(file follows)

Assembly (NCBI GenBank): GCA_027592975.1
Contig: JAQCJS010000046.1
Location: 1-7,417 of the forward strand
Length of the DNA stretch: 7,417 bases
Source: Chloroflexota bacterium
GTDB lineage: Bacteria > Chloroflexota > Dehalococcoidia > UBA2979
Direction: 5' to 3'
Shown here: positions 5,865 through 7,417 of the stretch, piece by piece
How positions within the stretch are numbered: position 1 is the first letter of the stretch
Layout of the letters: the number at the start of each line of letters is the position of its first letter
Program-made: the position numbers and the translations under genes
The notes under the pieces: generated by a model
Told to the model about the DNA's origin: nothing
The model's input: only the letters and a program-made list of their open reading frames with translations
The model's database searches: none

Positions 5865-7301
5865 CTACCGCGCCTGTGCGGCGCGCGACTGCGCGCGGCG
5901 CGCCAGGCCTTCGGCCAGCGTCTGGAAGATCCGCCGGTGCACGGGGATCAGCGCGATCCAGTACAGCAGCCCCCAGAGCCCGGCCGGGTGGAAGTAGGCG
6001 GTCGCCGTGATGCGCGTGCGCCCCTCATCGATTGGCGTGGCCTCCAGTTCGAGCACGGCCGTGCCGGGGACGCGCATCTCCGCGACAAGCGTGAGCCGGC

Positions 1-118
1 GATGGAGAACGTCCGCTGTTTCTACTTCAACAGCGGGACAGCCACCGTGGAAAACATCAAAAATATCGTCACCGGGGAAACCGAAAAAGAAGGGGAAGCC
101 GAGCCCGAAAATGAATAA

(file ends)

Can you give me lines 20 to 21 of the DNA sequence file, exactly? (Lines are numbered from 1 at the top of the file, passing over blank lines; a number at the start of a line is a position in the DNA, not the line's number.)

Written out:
Positions 1-118
1 GATGGAGAACGTCCGCTGTTTCTACTTCAACAGCGGGACAGCCACCGTGGAAAACATCAAAAATATCGTCACCGGGGAAACCGAAAAAGAAGGGGAAGCC